The National-led government has delivered an “Optimist’s Budget” forecasting increased tax revenue, increased spending, and increased debt on its journey to a wafer-thin surplus by June 2015.
This was no “zero” budget. If all goes according to plan over the next three years, the Government sees its tax revenue increasing by nearly 23%, its spending rising by a little more than 7%, and its net debt growing more than 34% to generate a surplus of $197 million on a $75 billion budget in 2015.
The latest Budget is built on some heroic assumptions. Our economy will grow faster than many of our main trading partners – including Australia, the United Kingdom, the United States, Canada and Japan. Our terms of trade will remain high on the back of demand for our major export commodities. The reconstruction of Christchurch will be a key driver of growth in our domestic economy. New Zealanders will save and invest more money in productive enterprises. And the Government will realize between $5 billion and $7 billion from its partial assets sales programme. Tear into those assumptions and you’re quickly on shakey ground.
In the last three budgets, Treasury has proved to be consistently over-optimistic in its growth projections. This time, if most of our major trading partners actually do have slower growth rates than New Zealand, it’s hard to see how total demand for our major export commodities will remain high. Farmers – our major export earners – are already convinced that commodity prices have come off their peak.
A contraction in federal and state spending in Australia over the next year is expected to slow growth in our largest export market over the next couple of years. The outlook across the Tasman is for a moderate rise in unemployment and the Australians add Asia to their list of areas where demand for their exports is decelerating. As for China, our second largest export market, Bloomberg is reporting that economic growth there fell to a three-year low of 8.1 percent in the first quarter and factory output in April grew at its slowest pace since the 2008 crisis, raising the threat of job losses and possible political tensions. We do seem to be operating on a rosy view of the world.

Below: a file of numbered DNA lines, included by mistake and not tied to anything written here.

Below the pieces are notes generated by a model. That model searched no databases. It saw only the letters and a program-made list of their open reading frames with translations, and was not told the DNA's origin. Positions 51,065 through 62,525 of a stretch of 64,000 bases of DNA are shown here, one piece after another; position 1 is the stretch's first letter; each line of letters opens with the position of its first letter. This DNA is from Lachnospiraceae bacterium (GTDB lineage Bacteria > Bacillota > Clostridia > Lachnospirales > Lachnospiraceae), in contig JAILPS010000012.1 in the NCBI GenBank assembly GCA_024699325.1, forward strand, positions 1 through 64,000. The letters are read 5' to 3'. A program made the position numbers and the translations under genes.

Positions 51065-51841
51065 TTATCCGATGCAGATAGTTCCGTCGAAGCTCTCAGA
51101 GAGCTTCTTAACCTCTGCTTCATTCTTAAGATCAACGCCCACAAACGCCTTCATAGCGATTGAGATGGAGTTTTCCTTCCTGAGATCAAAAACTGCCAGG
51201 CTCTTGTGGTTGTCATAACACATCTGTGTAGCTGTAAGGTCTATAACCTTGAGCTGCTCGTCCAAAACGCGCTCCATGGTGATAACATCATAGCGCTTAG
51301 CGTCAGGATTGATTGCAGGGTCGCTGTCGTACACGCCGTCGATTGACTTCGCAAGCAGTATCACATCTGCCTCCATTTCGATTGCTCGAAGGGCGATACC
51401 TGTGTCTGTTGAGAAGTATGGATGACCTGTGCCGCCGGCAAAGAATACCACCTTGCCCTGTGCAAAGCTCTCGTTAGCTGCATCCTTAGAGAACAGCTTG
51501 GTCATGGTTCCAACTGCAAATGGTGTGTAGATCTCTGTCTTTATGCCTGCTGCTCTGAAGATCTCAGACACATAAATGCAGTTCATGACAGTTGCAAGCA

There’s no doubt Christchurch will be a key driver of domestic growth - at some time over the next four years. The major unanswered question is: when? The Government plans on pumping $2.2 billion from its $5.5 billion Canterbury Earthquake Recovery Fund into the local economy in the next year. The insurance industry is projecting payouts of $5 billion this year and $15 billion next year. However, last Friday’s 5.2 magnitude quake could delay the rebuild, as the Finance Minister admitted on The Nation at the weekend.
“A critical issue in Christchurch has been the confidence of the insurance companies,” Bill English says. “Insurance companies are preferring to be insuring people again against a backdrop of no quakes, so that they're not taking obvious risks. I think that’s yet to be seen.”
Insurance costs are already rising throughout the country as the international re-insurance industry adjusts New Zealand’s risk-rating to compensate for the massive losses resulting from the Canterbury quakes.
Whenever it finally happens, the huge surge in demand for materials and skills required for the massive repair and rebuild job in our second largest city will turn Christchurch into the epicenter of a growth explosion that will rock the rest of New Zealand by draining the country of building and construction resources.
The next vital component of the Government’s growth strategy is its partial asset sales programme. Budget 2012 is counting on funds from the sale of Mighty River Power to cover a $244 million upgrade of KiwiRail’s freight operations, $88 million worth of hospital upgrades, $76 million for an Advanced Technology Institute, and $34 million to fit out all schools with ultra-fast broadband systems. In 2013, the Government is committed under its primary sector election policy to create a Crown Water Investment Company with $400 million to invest in partnerships developing major water storage and irrigation infrastructure. Question: will each of these new investments generate as good or, preferably, a better rate of return for New Zealand than the shares of assets sold to fund them?
Finally, there’s that assumption about New Zealanders continuing to save and invest their savings in productive enterprises. The package of tax changes introduced in Budget 2012 is expected to pull another $249 million out of our pockets in the next year, rising to $589 million in 2016.
The tax package includes increases in tobacco and petrol taxes, road user charges; tighter livestock valuation rules; the elimination of tax credits for holiday homes, boats, and planes that are rented out when owners aren’t using them, and incomes under $9,880, childcare and housekeeping expenses [now superseded by Working for Families and the 20 hour free early childhood education provisions]; and – the meanest of them all – the replacement of tax credits for kids who work part-time with a limited tax exemption.
There’s certainly no sign here of any relief that would enable low income New Zealand households to grow savings and join the queue to buy shares in our energy companies or our airline.
All in all, there’s a fair amount of tax, borrow and hope in this Budget. Now, where have I heard that before?